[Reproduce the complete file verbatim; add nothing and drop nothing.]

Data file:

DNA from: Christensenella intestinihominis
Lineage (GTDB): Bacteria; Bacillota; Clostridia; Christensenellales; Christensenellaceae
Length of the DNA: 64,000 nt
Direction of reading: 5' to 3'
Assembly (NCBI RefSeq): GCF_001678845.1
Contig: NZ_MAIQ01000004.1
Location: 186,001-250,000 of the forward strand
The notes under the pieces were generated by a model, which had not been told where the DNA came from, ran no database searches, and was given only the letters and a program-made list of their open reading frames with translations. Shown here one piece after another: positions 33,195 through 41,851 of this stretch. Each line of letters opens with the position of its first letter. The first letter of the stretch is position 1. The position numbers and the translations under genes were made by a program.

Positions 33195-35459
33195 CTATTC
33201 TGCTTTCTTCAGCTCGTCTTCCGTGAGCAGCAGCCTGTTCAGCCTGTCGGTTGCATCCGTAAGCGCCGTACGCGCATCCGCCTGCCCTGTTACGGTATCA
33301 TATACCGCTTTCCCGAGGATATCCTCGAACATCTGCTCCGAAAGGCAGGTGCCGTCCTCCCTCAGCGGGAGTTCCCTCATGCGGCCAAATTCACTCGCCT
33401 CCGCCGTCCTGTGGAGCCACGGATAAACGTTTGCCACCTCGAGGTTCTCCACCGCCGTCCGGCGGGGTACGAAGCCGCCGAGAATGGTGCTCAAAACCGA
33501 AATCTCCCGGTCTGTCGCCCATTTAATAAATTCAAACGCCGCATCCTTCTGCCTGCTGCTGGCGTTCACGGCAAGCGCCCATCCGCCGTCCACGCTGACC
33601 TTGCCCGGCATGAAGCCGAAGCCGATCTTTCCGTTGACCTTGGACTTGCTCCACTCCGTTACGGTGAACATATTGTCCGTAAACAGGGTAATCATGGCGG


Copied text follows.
DNA from: Christensenella intestinihominis
Lineage (GTDB): Bacteria; Bacillota; Clostridia; Christensenellales; Christensenellaceae
Length of the DNA: 64,000 nt
Direction of reading: 5' to 3'
Assembly (NCBI RefSeq): GCF_001678845.1
Contig: NZ_MAIQ01000004.1
Location: 186,001-250,000 of the forward strand
The notes under the pieces were generated by a model, which had not been told where the DNA came from, ran no database searches, and was given only the letters and a program-made list of their open reading frames with translations. Shown here one piece after another: positions 33,195 through 41,851 of this stretch. Each line of letters opens with the position of its first letter. The first letter of the stretch is position 1. The position numbers and the translations under genes were made by a program.

Positions 33195-35459
33195 CTATTC
33201 TGCTTTCTTCAGCTCGTCTTCCGTGAGCAGCAGCCTGTTCAGCCTGTCGGTTGCATCCGTAAGCGCCGTACGCGCATCCGCCTGCCCTGTTACGGTATCA
33301 TATACCGCTTTCCCGAGGATATCCTCGAACATCTGCTCCGAAAGGCAGGTGCCGTCCTCCCTCAGCGGGAGTTCCCTCATGCGGCCAAATTCACTCGCCT
33401 CCGCCGTCCTGTGGAGCCACGGATAAACGTTTGCCACCTCGAGGTTCTCCACCGCCGTCCGGCGGGGTACGAAGCCGCCGAGAATGGTGCTCAAAACCGA
33501 AATCTCCCGGTCTGTCGCCCATTTAATAAATTCAAACGCCGCATCCTTCTGCCTGCTGCTGGCGTTCACGGCAAGCGCCCATCCGCCGTCCACGCTGACC
33601 TTGCCCGGCATGAAGCCGAAGCCGATCTTTCCGTTGACCTTGGACTTGCTCCACTCCGTTACGGTGAACATATTGTCCGTAAACAGGGTAATCATGGCGG